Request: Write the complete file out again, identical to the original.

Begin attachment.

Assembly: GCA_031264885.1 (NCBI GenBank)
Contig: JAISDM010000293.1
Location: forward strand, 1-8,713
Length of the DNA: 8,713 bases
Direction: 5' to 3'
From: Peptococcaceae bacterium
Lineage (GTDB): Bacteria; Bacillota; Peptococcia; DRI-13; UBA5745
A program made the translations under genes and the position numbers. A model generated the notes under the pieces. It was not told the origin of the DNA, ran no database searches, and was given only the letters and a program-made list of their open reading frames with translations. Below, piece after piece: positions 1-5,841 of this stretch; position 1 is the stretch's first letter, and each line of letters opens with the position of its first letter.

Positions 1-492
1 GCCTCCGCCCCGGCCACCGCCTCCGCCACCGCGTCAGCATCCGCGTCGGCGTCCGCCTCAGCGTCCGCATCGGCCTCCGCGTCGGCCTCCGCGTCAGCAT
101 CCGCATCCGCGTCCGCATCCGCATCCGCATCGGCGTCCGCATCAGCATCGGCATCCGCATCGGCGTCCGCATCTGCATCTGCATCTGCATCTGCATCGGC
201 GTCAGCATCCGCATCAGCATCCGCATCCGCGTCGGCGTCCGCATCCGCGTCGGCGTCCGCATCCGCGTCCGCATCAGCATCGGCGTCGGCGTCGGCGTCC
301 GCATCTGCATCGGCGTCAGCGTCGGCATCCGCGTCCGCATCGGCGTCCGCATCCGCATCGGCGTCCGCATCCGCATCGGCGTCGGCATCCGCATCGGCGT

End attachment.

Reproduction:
Assembly: GCA_031264885.1 (NCBI GenBank)
Contig: JAISDM010000293.1
Location: forward strand, 1-8,713
Length of the DNA: 8,713 bases
Direction: 5' to 3'
From: Peptococcaceae bacterium
Lineage (GTDB): Bacteria; Bacillota; Peptococcia; DRI-13; UBA5745
A program made the translations under genes and the position numbers. A model generated the notes under the pieces. It was not told the origin of the DNA, ran no database searches, and was given only the letters and a program-made list of their open reading frames with translations. Below, piece after piece: positions 1-5,841 of this stretch; position 1 is the stretch's first letter, and each line of letters opens with the position of its first letter.

Positions 1-492
1 GCCTCCGCCCCGGCCACCGCCTCCGCCACCGCGTCAGCATCCGCGTCGGCGTCCGCCTCAGCGTCCGCATCGGCCTCCGCGTCGGCCTCCGCGTCAGCAT
101 CCGCATCCGCGTCCGCATCCGCATCCGCATCGGCGTCCGCATCAGCATCGGCATCCGCATCGGCGTCCGCATCTGCATCTGCATCTGCATCTGCATCGGC
201 GTCAGCATCCGCATCAGCATCCGCATCCGCGTCGGCGTCCGCATCCGCGTCGGCGTCCGCATCCGCGTCCGCATCAGCATCGGCGTCGGCGTCGGCGTCC
301 GCATCTGCATCGGCGTCAGCGTCGGCATCCGCGTCCGCATCGGCGTCCGCATCCGCATCGGCGTCCGCATCCGCATCGGCGTCGGCATCCGCATCGGCGT